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Amazon warehouse workers make historic union vote

Amazon workers at a New York warehouse have voted to unionize.

In a first for Amazon, employees at one of its massive warehouses have voted to join a union.

Employees at Amazon’s warehouse in the Staten Island borough of New York City have voted to unionize. The vote was 2,654 for the union and 2,131 against, according to the National Labor Relations Board, which will need to certify the vote results.

Sixty-seven ballots were challenged and close to 60% of the center’s approximate 8,325 employees who were eligible to vote in the union election participated.

The workers at the Staten Island facility, which is known as JFK8 and is Amazon’s largest in New York, voted to organize under the independent Amazon Labor Union. It consists of current and former Amazon employees and is not affiliated with any national union. The ALU was formed by a former manager at the center who was fired in 2020. He claimed he was let go for staging a walkout regarding lack of worker protections against COVID.

Amazon has reportedly been engaging in efforts to discourage employees at the Staten Island warehouse from joining a union, including requiring the associates to attend mandatory “captive audience” meetings and putting up banners that said “Vote No,” according to CNBC.

“We’re disappointed with the outcome of the election in Staten Island because we believe having a direct relationship with the company is best for our employees,” an Amazon spokesperson told CNBC. “We’re evaluating our options, including filing objections based on the inappropriate and undue influence by the NLRB that we and others (including the National Retail Federation and U.S. Chamber of Commerce) witnessed in this election.”

In February 2022, the National Labor Relations Board (NLRB) mailed ballots for rerun of a union election for employees of an Amazon warehouse in Bessemer, Ala. During the initial vote held in April 2021, voted against joining the Retail, Wholesale and Department Store Union. In a blow to organized labor, the final tally was 738 votes in favor of unionizing and 1,798 votes against. Ballots were cast by approximately 55% of the 5,867 eligible Amazon workers.

However, the union, which represents 15 million workers nationwide, filed a legal challenge to the election and charges of unfair labor practices against Amazon. It has requested a hearing by the National Labor Relations Board "to determine if the results of the election should be set aside because conduct by the employer created an atmosphere of confusion, coercion and/or fear of reprisals and thus interfered with the employees' freedom of choice.”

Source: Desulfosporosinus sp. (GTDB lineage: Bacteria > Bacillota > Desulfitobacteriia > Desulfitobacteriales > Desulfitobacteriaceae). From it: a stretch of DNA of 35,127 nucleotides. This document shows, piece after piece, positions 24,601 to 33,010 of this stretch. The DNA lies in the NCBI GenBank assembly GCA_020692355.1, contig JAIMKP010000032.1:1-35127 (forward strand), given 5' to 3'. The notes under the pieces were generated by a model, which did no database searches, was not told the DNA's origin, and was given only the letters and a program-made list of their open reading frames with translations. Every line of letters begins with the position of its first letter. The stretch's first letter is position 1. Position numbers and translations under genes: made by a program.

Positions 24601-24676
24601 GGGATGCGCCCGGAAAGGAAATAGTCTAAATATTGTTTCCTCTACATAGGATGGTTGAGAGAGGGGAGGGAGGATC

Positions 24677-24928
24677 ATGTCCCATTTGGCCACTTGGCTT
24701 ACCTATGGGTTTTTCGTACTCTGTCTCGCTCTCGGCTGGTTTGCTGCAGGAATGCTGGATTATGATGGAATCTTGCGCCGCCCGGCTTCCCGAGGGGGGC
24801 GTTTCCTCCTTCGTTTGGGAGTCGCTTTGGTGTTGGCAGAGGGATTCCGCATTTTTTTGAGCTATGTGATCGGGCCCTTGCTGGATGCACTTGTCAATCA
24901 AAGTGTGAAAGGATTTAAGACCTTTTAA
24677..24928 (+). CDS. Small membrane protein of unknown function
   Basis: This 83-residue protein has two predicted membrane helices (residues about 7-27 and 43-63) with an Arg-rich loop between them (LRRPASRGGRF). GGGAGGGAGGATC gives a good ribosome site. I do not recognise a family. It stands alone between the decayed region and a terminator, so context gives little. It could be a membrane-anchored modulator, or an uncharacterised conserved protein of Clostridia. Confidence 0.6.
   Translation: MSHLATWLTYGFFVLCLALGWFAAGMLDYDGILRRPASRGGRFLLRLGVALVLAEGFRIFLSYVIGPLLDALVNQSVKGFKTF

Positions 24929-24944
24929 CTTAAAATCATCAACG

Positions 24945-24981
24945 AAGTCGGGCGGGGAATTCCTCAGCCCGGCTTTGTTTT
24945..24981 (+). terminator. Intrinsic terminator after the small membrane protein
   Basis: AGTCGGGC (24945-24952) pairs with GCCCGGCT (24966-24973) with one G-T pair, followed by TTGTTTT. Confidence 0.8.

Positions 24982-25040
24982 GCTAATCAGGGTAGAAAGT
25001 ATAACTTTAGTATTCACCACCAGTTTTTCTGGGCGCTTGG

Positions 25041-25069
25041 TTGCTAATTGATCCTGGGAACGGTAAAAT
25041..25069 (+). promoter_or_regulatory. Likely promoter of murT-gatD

Amazon puts spotlight on workforce
Since that April 2021 union vote, Amazon has attempted to present itself a pro-employee organization. In his final letter to shareholders, former Amazon CEO Jeff Bezos reflected on unionization drive at the Bessemer warehouse and said the company needs to do a better job for its 1.3 million employees.

“While the voting results were lopsided and our direct relationship with employees is strong, it’s clear to me that we need a better vision for how we create value for employees – a vision for their success,” Bezos wrote in the letter.

Bezos rejected news reports in which Amazon employees are sometimes accused of being desperate souls and treated as robots. 

“That’s not accurate,” he said. “They’re sophisticated and thoughtful people who have options for where to work. When we survey fulfillment center employees, 94% say they would recommend Amazon to a friend as a place to work.”

Bezos also committed Amazon to becoming “Earth’s Best Employer and Earth’s Safest Place to Work.”

Since Bezos issued that letter, the e-tail giant has launched initiatives such as no longer including marijuana in its comprehensive drug screening program for most workers, actively supporting efforts to legalize marijuana at the federal level, and tweaking its use of its controversial “Time off Task” metric, a measure of any time workers spend away from the tools at their stations. Critics and some employees have said the metric contributes to a stressful work environment, causing them to avoid taking bathroom breakers and to keep up a fast pace that can lead to on-the-job injuries.

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